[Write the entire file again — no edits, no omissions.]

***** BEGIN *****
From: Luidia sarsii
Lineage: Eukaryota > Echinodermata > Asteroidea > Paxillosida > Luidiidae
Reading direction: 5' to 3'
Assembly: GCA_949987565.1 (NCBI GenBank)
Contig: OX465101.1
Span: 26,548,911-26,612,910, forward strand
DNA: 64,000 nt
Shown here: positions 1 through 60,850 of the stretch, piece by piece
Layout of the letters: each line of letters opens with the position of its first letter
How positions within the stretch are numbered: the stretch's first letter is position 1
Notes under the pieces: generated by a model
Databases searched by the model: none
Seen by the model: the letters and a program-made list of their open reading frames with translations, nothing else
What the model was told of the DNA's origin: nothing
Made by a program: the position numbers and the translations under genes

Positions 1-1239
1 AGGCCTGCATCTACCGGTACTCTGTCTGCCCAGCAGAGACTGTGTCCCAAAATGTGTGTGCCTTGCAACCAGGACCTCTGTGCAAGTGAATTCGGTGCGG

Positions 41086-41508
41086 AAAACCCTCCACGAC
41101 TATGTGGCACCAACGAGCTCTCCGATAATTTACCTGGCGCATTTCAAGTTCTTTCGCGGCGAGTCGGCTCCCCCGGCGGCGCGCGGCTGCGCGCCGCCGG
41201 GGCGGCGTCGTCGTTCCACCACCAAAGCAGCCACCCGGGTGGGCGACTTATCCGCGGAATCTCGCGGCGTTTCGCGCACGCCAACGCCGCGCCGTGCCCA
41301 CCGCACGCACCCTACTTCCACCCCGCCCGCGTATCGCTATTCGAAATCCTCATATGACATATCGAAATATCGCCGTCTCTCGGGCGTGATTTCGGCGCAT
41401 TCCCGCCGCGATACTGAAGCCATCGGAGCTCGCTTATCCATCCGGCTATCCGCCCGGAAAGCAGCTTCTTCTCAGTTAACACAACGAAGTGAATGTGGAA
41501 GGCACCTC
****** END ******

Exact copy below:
From: Luidia sarsii
Lineage: Eukaryota > Echinodermata > Asteroidea > Paxillosida > Luidiidae
Reading direction: 5' to 3'
Assembly: GCA_949987565.1 (NCBI GenBank)
Contig: OX465101.1
Span: 26,548,911-26,612,910, forward strand
DNA: 64,000 nt
Shown here: positions 1 through 60,850 of the stretch, piece by piece
Layout of the letters: each line of letters opens with the position of its first letter
How positions within the stretch are numbered: the stretch's first letter is position 1
Notes under the pieces: generated by a model
Databases searched by the model: none
Seen by the model: the letters and a program-made list of their open reading frames with translations, nothing else
What the model was told of the DNA's origin: nothing
Made by a program: the position numbers and the translations under genes

Positions 1-1239
1 AGGCCTGCATCTACCGGTACTCTGTCTGCCCAGCAGAGACTGTGTCCCAAAATGTGTGTGCCTTGCAACCAGGACCTCTGTGCAAGTGAATTCGGTGCGG

Positions 41086-41508
41086 AAAACCCTCCACGAC
41101 TATGTGGCACCAACGAGCTCTCCGATAATTTACCTGGCGCATTTCAAGTTCTTTCGCGGCGAGTCGGCTCCCCCGGCGGCGCGCGGCTGCGCGCCGCCGG
41201 GGCGGCGTCGTCGTTCCACCACCAAAGCAGCCACCCGGGTGGGCGACTTATCCGCGGAATCTCGCGGCGTTTCGCGCACGCCAACGCCGCGCCGTGCCCA
41301 CCGCACGCACCCTACTTCCACCCCGCCCGCGTATCGCTATTCGAAATCCTCATATGACATATCGAAATATCGCCGTCTCTCGGGCGTGATTTCGGCGCAT
41401 TCCCGCCGCGATACTGAAGCCATCGGAGCTCGCTTATCCATCCGGCTATCCGCCCGGAAAGCAGCTTCTTCTCAGTTAACACAACGAAGTGAATGTGGAA
41501 GGCACCTC